Your Social Security payment is figured using a complex calculation based on a 35-year average of your covered wages. Each year’s wages are adjusted for inflation before being averaged. If you worked longer than 35 years, the government will use the highest 35 years. If you worked for less than 35 years, they’ll average in zeros for the years you are lacking. You don’t have to be a math genius to figure out the impact of that — it drags down your average. If you can avoid zeros by working a couple of years longer, you’ll increase your Social Security payment.
Most Americans watch their money go into the Social Security trust fund in the form of payroll deductions as soon as they begin working, when retirement seems a long way off. As a result, many go through their working lives without giving it much thought.
Here are a few facts everyone should know about Social Security benefits before making any decisions about retirement.
Just about anybody who has worked for 10 or more years is eligible for Social Security retirement benefits.
You need 40 credits or quarters of coverage, earning a minimum income of $1,200 per quarter, according to the Social Security Administration.
The income requirement is so low that “it could be met with seasonal work,” says Richard W. Stumpf, a Certified Financial Planner at Financial Benefits Inc. in Wichita, Kansas.
There are some exceptions. Most federal employees hired before 1984 aren’t eligible to participate, says Brett Horowitz, principal and wealth manager at Evensky & Katz/Foldes Financial Wealth Management in Coral Gables, Florida, Stumpf adds that pastors may choose not to pay in.
Also, railroad workers and their families generally get benefits through a separate retirement system.
The size of your monthly check is arrived at by a series of calculations.
Your primary insurance amount, or PIA — the benefit you would get at full retirement age — determines the size of your monthly retirement check. According to the Social Security Administration’s website, the PIA is based on the Average Indexed Monthly Earnings, or AIME, as applied to an inflation-adjusted formula. The PIA is then adjusted for whether you take retirement before or after your normal retirement age — 66 for those now reaching retirement age, but gradually adjusted to age 67 for those born after 1960.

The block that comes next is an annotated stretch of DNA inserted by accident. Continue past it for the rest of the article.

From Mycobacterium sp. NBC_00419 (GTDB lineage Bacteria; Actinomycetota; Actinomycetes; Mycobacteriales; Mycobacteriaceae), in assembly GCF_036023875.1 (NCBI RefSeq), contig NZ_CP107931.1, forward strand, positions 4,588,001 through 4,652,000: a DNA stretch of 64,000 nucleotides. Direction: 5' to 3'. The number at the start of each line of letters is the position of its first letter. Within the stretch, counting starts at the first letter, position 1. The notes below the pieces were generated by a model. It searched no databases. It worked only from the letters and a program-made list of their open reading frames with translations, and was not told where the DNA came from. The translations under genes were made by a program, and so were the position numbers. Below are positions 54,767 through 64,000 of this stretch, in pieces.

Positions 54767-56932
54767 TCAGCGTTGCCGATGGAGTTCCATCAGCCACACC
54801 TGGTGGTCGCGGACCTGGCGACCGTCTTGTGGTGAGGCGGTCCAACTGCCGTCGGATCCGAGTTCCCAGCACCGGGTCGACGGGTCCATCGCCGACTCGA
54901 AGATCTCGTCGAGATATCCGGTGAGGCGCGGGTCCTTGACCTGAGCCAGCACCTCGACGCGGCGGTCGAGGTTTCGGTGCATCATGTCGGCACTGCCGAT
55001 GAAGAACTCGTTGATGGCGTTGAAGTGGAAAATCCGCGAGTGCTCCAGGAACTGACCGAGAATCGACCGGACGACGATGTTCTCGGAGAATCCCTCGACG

You can begin drawing reduced Social Security as early as 62. For every month you delay after reaching full retirement age, up to age 70, the monthly benefit increases.
According to a 2010 report of the Senate Special Committee on Aging, for someone with an AIME of $5,000 in 2010, the PIA would total $1,971.
In keeping with the original intent behind Social Security — a way to lift seniors out of poverty — lower-wage earners get a higher proportion of their earnings than higher-wage earners. The maximum monthly benefit that can be received in 2014 is $2,642 for a worker retiring at full retirement age.
If one partner in a marriage earns significantly less than the other, the lower-earning spouse can collect spousal benefits rather than payouts based on his or her own earnings history.
“The spouse can get the greater of their own or 50 percent of the other spouse’s PIA,” Horowitz says. “The lower-earning spouse is not eligible until the higher earner starts getting benefits, but both can start as early as 62.”
Stumpf says this option can be a financial planning tool.
“Imagine a high earner whose spouse is his employee,” he says. “If they cut her pay and transfer the rest to him, when she reaches retirement age, one-half of his income will be significantly higher than what she earned.”